Clouds piled up like foam from waves crashing on a beach. You can always expect some sort of precipitation this time of year, either spotty thunderstorms that feel like somebody emptied a big bucket of water down your neck before clearing or one of those relentless showers spinning off the newest hurricane whirling off the coast like a county fair ride.
It was a clear, hot day with little breeze to speak of, so the lawn mower got one of its shortest workouts ever. The grass was a little wet, anyway. Let it go, I thought. Trout were waiting.
With the temperature high and the water low, the fly fishing was tough, though it became easier to spot trout from high banks since those fish were not moving from the bottom, where they hugged rocks and spitefully ignored all my flies.
Being a weekday, Avery Creek’s campground was almost empty, leaving the trout water for me alone. Overhead, a few crows weaved and danced in the air, their caws sounding like glass breaking combined with a heavy metal band’s painful guitar licks. Crows, being about the only birds in the forest to make a truly unpleasant music, could not have cared less.
The songbirds are always a treat, for they sing pretty. The turkey buzzards know their place, sailing gracefully high overhead in silence, and never take center stage to perform. The hawks sound as if they are laughing from their hunting perches in the hemlock. More than once, I thought their derision was directed at me as I waved the fly rod back and forth.
My guess is that the raucous blackbirds scared all the trout. I left Avery Creek without seeing a fish.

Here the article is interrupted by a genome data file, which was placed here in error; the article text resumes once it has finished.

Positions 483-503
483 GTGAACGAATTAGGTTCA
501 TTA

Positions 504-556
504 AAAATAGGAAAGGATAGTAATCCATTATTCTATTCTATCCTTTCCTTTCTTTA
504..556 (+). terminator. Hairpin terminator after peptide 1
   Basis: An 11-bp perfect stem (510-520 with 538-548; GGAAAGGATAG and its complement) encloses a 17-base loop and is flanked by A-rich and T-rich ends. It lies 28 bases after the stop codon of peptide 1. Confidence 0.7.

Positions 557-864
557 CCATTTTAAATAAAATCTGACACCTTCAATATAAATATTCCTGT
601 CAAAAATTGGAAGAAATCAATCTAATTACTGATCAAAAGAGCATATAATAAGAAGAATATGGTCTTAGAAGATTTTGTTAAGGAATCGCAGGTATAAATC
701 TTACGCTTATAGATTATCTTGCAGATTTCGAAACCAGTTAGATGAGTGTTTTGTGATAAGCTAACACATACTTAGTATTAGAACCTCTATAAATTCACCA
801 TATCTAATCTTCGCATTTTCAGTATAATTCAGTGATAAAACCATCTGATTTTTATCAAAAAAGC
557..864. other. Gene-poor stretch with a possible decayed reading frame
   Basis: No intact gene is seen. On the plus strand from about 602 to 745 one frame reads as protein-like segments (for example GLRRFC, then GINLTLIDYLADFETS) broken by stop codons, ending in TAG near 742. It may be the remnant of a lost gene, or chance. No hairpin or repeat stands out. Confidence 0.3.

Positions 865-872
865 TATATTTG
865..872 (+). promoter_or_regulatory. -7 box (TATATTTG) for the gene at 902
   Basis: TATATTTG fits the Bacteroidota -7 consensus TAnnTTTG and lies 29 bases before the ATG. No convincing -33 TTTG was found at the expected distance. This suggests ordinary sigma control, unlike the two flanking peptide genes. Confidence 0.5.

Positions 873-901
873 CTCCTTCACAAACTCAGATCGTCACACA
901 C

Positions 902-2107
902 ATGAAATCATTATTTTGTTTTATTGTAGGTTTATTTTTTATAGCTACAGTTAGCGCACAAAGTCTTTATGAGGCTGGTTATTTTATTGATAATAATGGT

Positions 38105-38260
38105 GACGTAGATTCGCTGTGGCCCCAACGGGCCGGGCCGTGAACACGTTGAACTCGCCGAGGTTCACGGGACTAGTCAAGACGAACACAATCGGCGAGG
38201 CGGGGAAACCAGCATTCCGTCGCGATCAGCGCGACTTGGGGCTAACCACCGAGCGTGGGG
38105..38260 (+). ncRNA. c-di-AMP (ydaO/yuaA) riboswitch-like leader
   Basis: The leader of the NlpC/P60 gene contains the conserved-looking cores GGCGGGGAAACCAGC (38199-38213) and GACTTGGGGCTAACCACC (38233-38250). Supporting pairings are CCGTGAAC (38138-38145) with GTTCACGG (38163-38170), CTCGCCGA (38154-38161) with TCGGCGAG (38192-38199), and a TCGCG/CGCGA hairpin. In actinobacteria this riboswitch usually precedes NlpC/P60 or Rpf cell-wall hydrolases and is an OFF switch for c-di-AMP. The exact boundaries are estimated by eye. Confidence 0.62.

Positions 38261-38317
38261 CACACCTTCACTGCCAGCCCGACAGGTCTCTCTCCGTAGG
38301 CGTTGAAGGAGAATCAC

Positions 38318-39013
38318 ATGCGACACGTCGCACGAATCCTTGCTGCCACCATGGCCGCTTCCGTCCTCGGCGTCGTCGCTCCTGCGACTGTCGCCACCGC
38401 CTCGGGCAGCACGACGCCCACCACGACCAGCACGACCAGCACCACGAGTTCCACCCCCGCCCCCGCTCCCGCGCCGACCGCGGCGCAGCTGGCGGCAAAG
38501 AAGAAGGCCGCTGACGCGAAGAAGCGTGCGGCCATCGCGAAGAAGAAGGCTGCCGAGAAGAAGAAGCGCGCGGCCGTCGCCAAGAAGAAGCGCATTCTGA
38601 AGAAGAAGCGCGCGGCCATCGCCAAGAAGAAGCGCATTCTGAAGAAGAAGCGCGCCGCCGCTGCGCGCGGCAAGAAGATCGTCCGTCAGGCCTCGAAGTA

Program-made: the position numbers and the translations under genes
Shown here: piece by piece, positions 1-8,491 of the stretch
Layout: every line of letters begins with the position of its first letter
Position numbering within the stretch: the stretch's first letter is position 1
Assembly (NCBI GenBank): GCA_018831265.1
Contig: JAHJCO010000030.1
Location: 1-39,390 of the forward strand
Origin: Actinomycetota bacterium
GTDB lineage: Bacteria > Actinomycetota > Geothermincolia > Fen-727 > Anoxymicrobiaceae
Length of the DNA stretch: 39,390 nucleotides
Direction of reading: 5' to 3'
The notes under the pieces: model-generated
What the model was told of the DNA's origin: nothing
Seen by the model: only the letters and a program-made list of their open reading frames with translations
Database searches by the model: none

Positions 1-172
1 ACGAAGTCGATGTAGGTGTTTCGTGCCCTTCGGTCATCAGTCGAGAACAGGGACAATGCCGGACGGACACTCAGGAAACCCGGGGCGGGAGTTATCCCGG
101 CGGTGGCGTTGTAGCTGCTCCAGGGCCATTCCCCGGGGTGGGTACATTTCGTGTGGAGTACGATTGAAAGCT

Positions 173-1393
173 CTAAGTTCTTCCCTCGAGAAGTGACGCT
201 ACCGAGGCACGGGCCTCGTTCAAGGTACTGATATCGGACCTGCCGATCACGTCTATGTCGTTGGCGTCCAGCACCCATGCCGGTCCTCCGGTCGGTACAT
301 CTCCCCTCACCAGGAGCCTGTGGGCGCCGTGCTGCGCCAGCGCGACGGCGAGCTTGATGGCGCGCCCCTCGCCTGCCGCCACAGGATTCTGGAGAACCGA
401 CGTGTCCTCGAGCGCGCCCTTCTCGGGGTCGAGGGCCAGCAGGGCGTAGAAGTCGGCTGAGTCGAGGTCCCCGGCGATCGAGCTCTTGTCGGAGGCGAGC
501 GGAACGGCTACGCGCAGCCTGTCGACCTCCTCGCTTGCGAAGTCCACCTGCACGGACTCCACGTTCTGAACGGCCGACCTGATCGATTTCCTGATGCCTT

Hoppers, ants, pheasant tail nymphs and caddis fly dries did not interest the trout. I got one rise in the Davidson next to the big parking lot, then left to try the North Fork of the French Broad, where I never get skunked. The church road bridge produced nothing, as did the water at the fire station bridge.
This was unusual. I entertained the idea of quitting.
Since it was a Monday, there should not have been a lot of campers and waterfall peepers on Courthouse Creek. But they were. The first campsite, one of my favorite hotspots, was occupied. Upstream, families visiting the falls made almost as much racket as crows.
The shadows stretched longer. It got cooler.
I passed up the chanterelle mushrooms dotting the bank with their little blaze orange hunter’s caps. They are just too labor-intensive, for one must pick a bunch of these little fellows to make frying them up worthwhile. Perhaps next time. After all, they are one of only a few wild ’shrooms I feel safe taking home. If I stopped to pick enough to eat, valuable fishing time (VFT) would be irretrievably lost.
It was beginning to get dark. Clouds turned pink with a disappearing sun dipping behind the hills.
A good-sized trout wiggled in a tiny pool near the path to the falls, and I managed to spook him with my first sloppy cast. Another, smaller version, hooked himself as I was moving upstream and, after flipping him back into the water, I saw another rise under the bridge.
This time the cast was perfect, the fly landed in the center of the rise ring and the fish smashed it with a violent splash.
That, I thought, was what it is all about.
Now encouraged, I drove back to the cabin to try the front yard pools, where I had just enough light to see where I was stepping but not enough to see the fly at the end of my line. I missed fish after fish, getting a tug here and a handshake there, but the trout had become active and the bugs filled the air.
They took their time, but the trout had stopped hugging rocks.
And I had managed to dodge those little storms all day.